Draymond Green is often called the heartbeat of the Golden State Warriors. He brings infectious energy, fierce passion, determination, and toughness to every Warriors game. In addition to his enthusiasm on the court, he brings the same energy off the court…and in interviews.
Jonathan Abrams of Grantland recently wrote an article about Green and his road to the NBA, the success of the Warriors this season, his toughness, and trash talking.
Green is talkative, in interviews and on the court. Warriors fans love his “I won’t stand down” attitude, but some might see him as somewhat of a trash talker, perhaps a more modern Kevin Garnett. Abrams included several quotes from some of Green’s teammates on his trash talking:
“He talks sh** to everybody,” Warriors coach Steve Kerr said.
“He’s talking to us, himself, the coach, the other bench,” Thompson said.
“If you’re having a conversation about potato chips, then he’s going to make sure his opinion [is] heard,” Iguodala added.
That attitude has made him a Golden State crowd favorite and injected the Warriors with a badly needed strain of toughness. At home games, when Green is introduced with the starting lineup, the applause for him rivals the cheers for MVP front-runner Curry.
“I wouldn’t necessarily say I’m arrogant,” Green said. “I’m just confident. I wouldn’t necessarily say I’m an ass****. I just don’t take no sh**. And I wouldn’t necessarily say I’m disrespectful. You’ve just got to earn my respect.”
Not only is Green is an experienced trash talker, but he’s also extremely experienced with trash talking with the Los Angeles Clippers players and about their team. Green has some history with Clippers players, such as Dahntay Jones and Blake Griffin, but Green’s trash talking about the Clippers is fueled by the rivalry.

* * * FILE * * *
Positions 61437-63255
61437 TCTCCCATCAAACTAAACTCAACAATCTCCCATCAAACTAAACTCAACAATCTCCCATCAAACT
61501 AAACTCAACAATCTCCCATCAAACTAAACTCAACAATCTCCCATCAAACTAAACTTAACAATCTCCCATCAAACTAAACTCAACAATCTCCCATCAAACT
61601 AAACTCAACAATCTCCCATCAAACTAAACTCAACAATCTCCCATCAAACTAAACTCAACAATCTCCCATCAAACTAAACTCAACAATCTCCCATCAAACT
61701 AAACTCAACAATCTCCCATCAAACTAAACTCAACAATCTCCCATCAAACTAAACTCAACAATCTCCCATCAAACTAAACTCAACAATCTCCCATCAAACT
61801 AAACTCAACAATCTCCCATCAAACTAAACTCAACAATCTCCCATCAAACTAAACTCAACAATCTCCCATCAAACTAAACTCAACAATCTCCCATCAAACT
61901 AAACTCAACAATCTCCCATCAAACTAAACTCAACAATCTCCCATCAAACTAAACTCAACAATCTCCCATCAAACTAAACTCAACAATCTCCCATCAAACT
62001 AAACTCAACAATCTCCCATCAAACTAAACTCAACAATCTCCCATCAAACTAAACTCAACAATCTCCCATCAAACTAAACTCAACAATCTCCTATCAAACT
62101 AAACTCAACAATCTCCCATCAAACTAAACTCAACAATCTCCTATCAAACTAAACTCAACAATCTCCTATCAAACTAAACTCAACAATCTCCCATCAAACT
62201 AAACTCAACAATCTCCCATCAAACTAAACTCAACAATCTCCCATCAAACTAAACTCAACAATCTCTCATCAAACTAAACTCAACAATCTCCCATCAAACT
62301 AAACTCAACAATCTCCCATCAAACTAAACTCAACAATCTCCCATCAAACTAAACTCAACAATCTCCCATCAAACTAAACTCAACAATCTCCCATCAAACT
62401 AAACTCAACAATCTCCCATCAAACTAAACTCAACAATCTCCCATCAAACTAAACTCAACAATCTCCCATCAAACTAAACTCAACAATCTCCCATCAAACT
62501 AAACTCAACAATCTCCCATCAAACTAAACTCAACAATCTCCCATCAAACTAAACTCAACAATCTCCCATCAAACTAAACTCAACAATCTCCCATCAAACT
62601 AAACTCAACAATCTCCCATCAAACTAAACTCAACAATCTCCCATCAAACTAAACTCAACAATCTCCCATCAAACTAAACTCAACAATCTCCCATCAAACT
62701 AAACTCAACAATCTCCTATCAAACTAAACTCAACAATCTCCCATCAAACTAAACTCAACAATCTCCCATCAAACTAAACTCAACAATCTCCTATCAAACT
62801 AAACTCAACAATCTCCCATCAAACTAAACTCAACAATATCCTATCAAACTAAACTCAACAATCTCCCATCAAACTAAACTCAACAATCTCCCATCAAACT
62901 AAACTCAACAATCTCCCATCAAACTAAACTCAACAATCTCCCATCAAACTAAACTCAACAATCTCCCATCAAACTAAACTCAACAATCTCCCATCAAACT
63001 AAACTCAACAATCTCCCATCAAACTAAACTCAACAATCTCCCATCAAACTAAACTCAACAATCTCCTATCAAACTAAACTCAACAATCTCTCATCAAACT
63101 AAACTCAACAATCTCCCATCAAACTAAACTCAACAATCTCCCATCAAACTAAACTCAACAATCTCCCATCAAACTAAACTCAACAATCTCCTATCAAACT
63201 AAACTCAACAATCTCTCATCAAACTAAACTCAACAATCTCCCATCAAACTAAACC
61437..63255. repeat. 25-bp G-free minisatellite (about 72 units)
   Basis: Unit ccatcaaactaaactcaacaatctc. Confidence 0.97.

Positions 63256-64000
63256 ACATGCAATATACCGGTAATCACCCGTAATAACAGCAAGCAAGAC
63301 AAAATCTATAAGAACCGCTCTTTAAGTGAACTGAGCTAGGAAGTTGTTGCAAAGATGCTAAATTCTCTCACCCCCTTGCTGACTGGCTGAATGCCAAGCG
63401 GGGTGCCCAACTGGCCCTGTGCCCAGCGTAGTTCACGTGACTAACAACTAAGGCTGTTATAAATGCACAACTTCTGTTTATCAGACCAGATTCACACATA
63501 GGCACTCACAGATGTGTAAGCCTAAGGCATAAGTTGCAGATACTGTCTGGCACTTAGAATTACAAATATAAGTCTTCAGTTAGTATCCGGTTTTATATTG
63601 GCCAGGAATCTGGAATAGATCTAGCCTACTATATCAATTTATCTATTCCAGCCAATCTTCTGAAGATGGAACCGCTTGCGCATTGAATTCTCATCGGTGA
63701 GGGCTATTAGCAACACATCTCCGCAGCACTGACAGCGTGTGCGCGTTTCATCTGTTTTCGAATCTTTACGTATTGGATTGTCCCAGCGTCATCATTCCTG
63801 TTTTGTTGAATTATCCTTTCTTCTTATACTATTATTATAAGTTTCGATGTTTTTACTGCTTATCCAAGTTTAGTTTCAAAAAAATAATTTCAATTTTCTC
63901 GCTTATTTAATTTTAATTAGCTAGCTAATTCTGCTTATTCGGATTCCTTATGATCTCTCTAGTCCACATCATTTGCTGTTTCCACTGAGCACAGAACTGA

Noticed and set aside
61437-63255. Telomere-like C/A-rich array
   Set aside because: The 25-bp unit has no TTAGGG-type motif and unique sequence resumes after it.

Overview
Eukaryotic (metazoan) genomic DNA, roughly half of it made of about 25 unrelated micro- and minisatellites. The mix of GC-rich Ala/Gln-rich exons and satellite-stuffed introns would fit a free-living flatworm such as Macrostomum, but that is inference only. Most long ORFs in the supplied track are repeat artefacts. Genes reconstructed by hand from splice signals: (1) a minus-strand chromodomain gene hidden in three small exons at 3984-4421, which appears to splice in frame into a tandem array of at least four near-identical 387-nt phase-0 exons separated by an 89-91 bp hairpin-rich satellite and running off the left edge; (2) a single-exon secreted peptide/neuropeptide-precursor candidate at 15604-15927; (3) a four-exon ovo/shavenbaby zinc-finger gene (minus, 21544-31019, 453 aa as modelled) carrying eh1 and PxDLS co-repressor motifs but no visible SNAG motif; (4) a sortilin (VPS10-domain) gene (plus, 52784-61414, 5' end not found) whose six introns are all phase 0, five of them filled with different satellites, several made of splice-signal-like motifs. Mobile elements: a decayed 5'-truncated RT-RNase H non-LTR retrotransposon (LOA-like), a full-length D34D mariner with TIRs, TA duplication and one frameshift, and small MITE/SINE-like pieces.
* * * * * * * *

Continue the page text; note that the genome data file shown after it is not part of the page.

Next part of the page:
The Warriors’ rivalry with the Clippers became even stronger when they faced each other in the playoffs last season. In fact, Green is still bitter about the Warriors’ loss to the Clippers in Game Seven of the first round of the playoffs last season.
Here’s what Green had to say about the Clippers:
And Green’s animosity toward the Clippers hasn’t dissipated one bit. This season, he’s had notable altercations with Blake Griffin, Dahntay Jones, and Doc Rivers.
“They have a cocky arrogance, like they’ve won something, and they haven’t done nothing,” Green said. “They pretty much been to the same spot in the playoffs we’ve been to. But they have this cockiness like you’re supposed to bow down to them. They ain’t proved nothing. They ain’t earned nothing. What respect have you earned?”
But couldn’t any Clippers player say the same thing about Green?
“I wouldn’t say that, because I don’t expect anybody to bow down to me,” Green said. “Nor do I expect you to respect me. I’m going to earn your respect. When it’s all said and done, you’ll respect me and our team.”
In addition to trash talking and the Clippers, Green even spoke about one of his former teammates: Jeremy Tyler. Now that’s a blast from the past. In case some Warriors fans don’t know who Tyler is, here’s a quick synopsis.
Tyler was an intriguing high school basketball player who decided to play overseas in Israel during his senior year of high school and then in Japan after deciding not to go to college. After that, the Warriors acquired his draft rights, after the Charlotte Bobcats selected him with the 39th pick in the 2011 Draft. Tyler failed to make an impact on the Warriors, and since then, he has failed to stick with an NBA team. He now plays in China.
Warriors fans haven’t had to hear Tyler’s name in quite some time, thankfully, but hearing Green’s story about Tyler makes it worth hearing his name again. Here’s the story: